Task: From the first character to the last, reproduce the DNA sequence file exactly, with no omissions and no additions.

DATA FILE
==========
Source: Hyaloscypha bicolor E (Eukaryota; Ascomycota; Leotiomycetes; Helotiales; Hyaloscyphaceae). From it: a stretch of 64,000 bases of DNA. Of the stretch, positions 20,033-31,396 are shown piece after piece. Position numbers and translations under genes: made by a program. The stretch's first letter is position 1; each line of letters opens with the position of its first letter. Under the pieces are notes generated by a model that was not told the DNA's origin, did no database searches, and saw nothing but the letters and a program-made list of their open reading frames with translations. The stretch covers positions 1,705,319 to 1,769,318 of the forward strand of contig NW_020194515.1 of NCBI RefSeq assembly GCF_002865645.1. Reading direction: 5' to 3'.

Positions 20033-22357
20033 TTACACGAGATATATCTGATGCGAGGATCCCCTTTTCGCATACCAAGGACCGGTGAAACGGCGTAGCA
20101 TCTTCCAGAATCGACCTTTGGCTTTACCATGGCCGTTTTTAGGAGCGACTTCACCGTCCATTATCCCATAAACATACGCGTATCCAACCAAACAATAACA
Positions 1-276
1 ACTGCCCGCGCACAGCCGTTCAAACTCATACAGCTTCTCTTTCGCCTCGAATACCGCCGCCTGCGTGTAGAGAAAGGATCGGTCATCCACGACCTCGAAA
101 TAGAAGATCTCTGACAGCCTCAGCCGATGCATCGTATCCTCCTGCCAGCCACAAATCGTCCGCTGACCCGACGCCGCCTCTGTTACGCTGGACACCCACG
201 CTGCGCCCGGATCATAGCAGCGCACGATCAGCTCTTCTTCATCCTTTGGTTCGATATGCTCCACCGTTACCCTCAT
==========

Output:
Source: Hyaloscypha bicolor E (Eukaryota; Ascomycota; Leotiomycetes; Helotiales; Hyaloscyphaceae). From it: a stretch of 64,000 bases of DNA. Of the stretch, positions 20,033-31,396 are shown piece after piece. Position numbers and translations under genes: made by a program. The stretch's first letter is position 1; each line of letters opens with the position of its first letter. Under the pieces are notes generated by a model that was not told the DNA's origin, did no database searches, and saw nothing but the letters and a program-made list of their open reading frames with translations. The stretch covers positions 1,705,319 to 1,769,318 of the forward strand of contig NW_020194515.1 of NCBI RefSeq assembly GCF_002865645.1. Reading direction: 5' to 3'.

Positions 20033-22357
20033 TTACACGAGATATATCTGATGCGAGGATCCCCTTTTCGCATACCAAGGACCGGTGAAACGGCGTAGCA
20101 TCTTCCAGAATCGACCTTTGGCTTTACCATGGCCGTTTTTAGGAGCGACTTCACCGTCCATTATCCCATAAACATACGCGTATCCAACCAAACAATAACA
Positions 1-276
1 ACTGCCCGCGCACAGCCGTTCAAACTCATACAGCTTCTCTTTCGCCTCGAATACCGCCGCCTGCGTGTAGAGAAAGGATCGGTCATCCACGACCTCGAAA
101 TAGAAGATCTCTGACAGCCTCAGCCGATGCATCGTATCCTCCTGCCAGCCACAAATCGTCCGCTGACCCGACGCCGCCTCTGTTACGCTGGACACCCACG
201 CTGCGCCCGGATCATAGCAGCGCACGATCAGCTCTTCTTCATCCTTTGGTTCGATATGCTCCACCGTTACCCTCAT